Functional Plant Biology Functional Plant Biology Society
Plant function and evolutionary biology
RESEARCH ARTICLE

Preliminary use of ground-penetrating radar and electrical resistivity tomography to study tree roots in pine forests and poplar plantations

Terenzio Zenone A B G , Gianfranco Morelli C , Maurizio Teobaldelli B , Federico Fischanger C , Marco Matteucci B , Matteo Sordini D , Alessio Armani C , Chiara Ferrè E , Tommaso Chiti F and Guenther Seufert B
+ Author Affiliations
- Author Affiliations

A Department of Forest Science and Environment, University of Tuscia, Viterbo, Italy.

B European Commission DG-Joint Research Centre, Institute for Environment and Sustainability, Climate Change Unit, T.P. 050 Via E. Fermi, I-21027 Ispra (Va), Italy.

C Geostudi Astier, Via della Padula, 165. 57125 Livorno, Italy.

D LAPETLAB, Landscape Archaeology and Remote Sensing Laboratory, University of Siena, Via Roma 56, 53100 Siena, Italy.

E DISAT, Department of Environmental Sciences, University of Milano-Bicocca, P.za della Scienza, 1 20 126 Milan, Italy.

F Department of Soil Science and Plant Nutrition, University of Florence, Piazzale delle Cascine, 16–50144 Firenze, Italy.

G Corresponding author. Email: terenzio.zenone@jrc.it

This paper originates from a presentation at the 5th International Workshop on Functional–Structural Plant Models, Napier, New Zealand, November 2007.

Functional Plant Biology 35(10) 1047-1058 https://doi.org/10.1071/FP08062
Submitted: 8 March 2008  Accepted: 4 August 2008   Published: 11 November 2008

Abstract

In this study, we assess the possibility of using ground penetrating radar (GPR) and electrical resistivity tomography (ERT) as indirect non-destructive techniques for root detection. Two experimental sites were investigated: a poplar plantation [mean height of plants 25.7 m, diameter at breast height (dbh) 33 cm] and a pinewood forest mainly composed of Pinus pinea L. and Pinus pinaster Ait. (mean height 17 m, dbh 29 cm). GPR measures were taken using antennas of 900 and 1500 MHz applied in square and circular grids. ERT was previously tested along 2-D lines, compared with GPR sections and direct observation of the roots, and then using a complete 3-D acquisition technique. Three-dimensional reconstructions using grids of electrodes centred and evenly spaced around the tree were used in all cases (poplar and pine), and repeated in different periods in the pine forest (April, June and September) to investigate the influence of water saturation on the results obtainable. The investigated roots systems were entirely excavated using AIR-SPADE Series 2000. In order to acquire morphological information on the root system, to be compared with the GPR and ERT, poplar and pine roots were scanned using a portable on ground scanning LIDAR. In test sections analysed around the poplar trees, GPR with a high frequency antenna proved to be able to detect roots with very small diameters and different angles, with the geometry of survey lines ruling the intensity of individual reflectors. The comparison between 3-D images of the extracted roots obtained with a laser scan data point cloud and the GPR profile proved the potential of high density 3-D GPR in mapping the entire system in unsaturated soil, with a preference for sandy and silty terrain, with problems arising when clay is predominant. Clutter produced by gravel and pebbles, mixed with the presence of roots, can also be sources of noise for the GPR signals. The work performed on the pine trees shows that the shape, distribution and volume of roots system, can be coupled to the 3-D electrical resistivity variation of the soil model map. Geophysical surveys can be a useful approach to root investigation in describing both the shape and behaviour of the roots in the subsoil.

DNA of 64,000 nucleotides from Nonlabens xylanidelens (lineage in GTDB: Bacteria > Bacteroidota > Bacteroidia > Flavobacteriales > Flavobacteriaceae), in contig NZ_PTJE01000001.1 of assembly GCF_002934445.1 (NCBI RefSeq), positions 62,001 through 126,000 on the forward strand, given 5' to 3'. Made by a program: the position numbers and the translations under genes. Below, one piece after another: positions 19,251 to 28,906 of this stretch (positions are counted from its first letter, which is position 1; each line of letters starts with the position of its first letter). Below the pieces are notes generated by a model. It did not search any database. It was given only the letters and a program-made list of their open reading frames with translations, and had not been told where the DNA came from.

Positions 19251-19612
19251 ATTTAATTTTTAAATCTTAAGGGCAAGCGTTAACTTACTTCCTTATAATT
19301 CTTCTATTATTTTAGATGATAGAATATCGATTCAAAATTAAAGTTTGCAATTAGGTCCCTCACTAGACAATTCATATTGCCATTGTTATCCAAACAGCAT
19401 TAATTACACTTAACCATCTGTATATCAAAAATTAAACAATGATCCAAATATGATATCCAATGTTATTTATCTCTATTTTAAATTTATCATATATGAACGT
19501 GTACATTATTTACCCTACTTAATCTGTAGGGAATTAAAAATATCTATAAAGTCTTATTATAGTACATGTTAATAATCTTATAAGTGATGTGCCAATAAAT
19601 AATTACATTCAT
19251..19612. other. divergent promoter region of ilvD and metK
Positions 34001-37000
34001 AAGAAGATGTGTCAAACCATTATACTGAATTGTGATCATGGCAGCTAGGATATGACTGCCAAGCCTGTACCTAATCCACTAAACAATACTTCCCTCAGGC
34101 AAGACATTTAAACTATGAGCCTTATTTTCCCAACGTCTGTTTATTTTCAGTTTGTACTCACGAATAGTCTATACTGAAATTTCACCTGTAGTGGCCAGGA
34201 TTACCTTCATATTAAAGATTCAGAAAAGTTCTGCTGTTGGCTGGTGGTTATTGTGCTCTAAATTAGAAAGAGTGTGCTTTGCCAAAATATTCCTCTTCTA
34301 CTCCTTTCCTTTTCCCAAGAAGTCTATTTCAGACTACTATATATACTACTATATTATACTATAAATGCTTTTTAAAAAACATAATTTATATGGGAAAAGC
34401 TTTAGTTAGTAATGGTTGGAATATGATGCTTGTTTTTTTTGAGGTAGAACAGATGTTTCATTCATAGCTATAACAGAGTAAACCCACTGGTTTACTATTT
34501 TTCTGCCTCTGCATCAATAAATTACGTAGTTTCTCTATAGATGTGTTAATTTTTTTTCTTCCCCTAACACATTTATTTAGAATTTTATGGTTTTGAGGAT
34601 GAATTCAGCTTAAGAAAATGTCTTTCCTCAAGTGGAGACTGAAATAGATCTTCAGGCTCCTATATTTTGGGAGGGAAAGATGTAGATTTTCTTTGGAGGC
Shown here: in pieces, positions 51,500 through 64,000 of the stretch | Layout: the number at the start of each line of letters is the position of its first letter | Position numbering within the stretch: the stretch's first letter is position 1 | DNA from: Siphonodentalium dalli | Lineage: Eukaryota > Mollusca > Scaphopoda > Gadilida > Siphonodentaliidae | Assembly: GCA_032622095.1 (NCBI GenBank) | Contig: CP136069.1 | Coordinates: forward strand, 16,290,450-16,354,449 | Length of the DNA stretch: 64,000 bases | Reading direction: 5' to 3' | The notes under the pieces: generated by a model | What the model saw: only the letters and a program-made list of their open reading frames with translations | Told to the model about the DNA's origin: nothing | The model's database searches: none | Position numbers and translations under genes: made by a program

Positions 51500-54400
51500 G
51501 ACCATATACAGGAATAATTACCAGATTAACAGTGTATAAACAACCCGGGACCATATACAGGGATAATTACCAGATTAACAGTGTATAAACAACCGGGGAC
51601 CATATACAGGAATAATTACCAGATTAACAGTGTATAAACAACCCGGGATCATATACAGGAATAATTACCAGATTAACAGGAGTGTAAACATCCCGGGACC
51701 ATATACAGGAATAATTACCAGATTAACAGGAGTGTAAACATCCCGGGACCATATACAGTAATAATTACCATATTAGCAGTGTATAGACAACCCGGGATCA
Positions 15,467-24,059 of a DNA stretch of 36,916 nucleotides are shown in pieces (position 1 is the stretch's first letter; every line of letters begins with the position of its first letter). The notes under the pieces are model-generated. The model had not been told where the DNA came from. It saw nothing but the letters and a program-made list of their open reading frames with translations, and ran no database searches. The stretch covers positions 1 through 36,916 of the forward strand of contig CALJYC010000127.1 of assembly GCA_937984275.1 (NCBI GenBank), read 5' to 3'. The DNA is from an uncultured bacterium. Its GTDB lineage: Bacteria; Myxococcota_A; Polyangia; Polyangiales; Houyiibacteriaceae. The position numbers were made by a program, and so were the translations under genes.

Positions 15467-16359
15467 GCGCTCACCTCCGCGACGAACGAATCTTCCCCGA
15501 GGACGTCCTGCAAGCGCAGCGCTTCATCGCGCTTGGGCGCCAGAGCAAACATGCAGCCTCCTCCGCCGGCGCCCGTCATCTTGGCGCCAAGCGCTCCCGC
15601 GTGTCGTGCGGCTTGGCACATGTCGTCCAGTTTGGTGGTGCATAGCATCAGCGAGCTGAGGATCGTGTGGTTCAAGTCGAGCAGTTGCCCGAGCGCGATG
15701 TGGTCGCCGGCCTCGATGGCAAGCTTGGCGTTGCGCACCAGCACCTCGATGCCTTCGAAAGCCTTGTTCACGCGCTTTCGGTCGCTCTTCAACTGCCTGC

Additional keywords: ERT, GPR, root biomass assessment, root detection.


Acknowledgements

This research was partly funded by the CarboEurope IP project (EU-Contract No. GOCE-CT-2003- 505572), FISR Carboitaly, and by the JRC-IES-CCU-Action 24002 – Greenhouse Gases in Agriculture, Forestry and Other Land Uses – GHG-AFOLU. We thank all colleagues of the Climate Change Units who helped us with the direct measurements.


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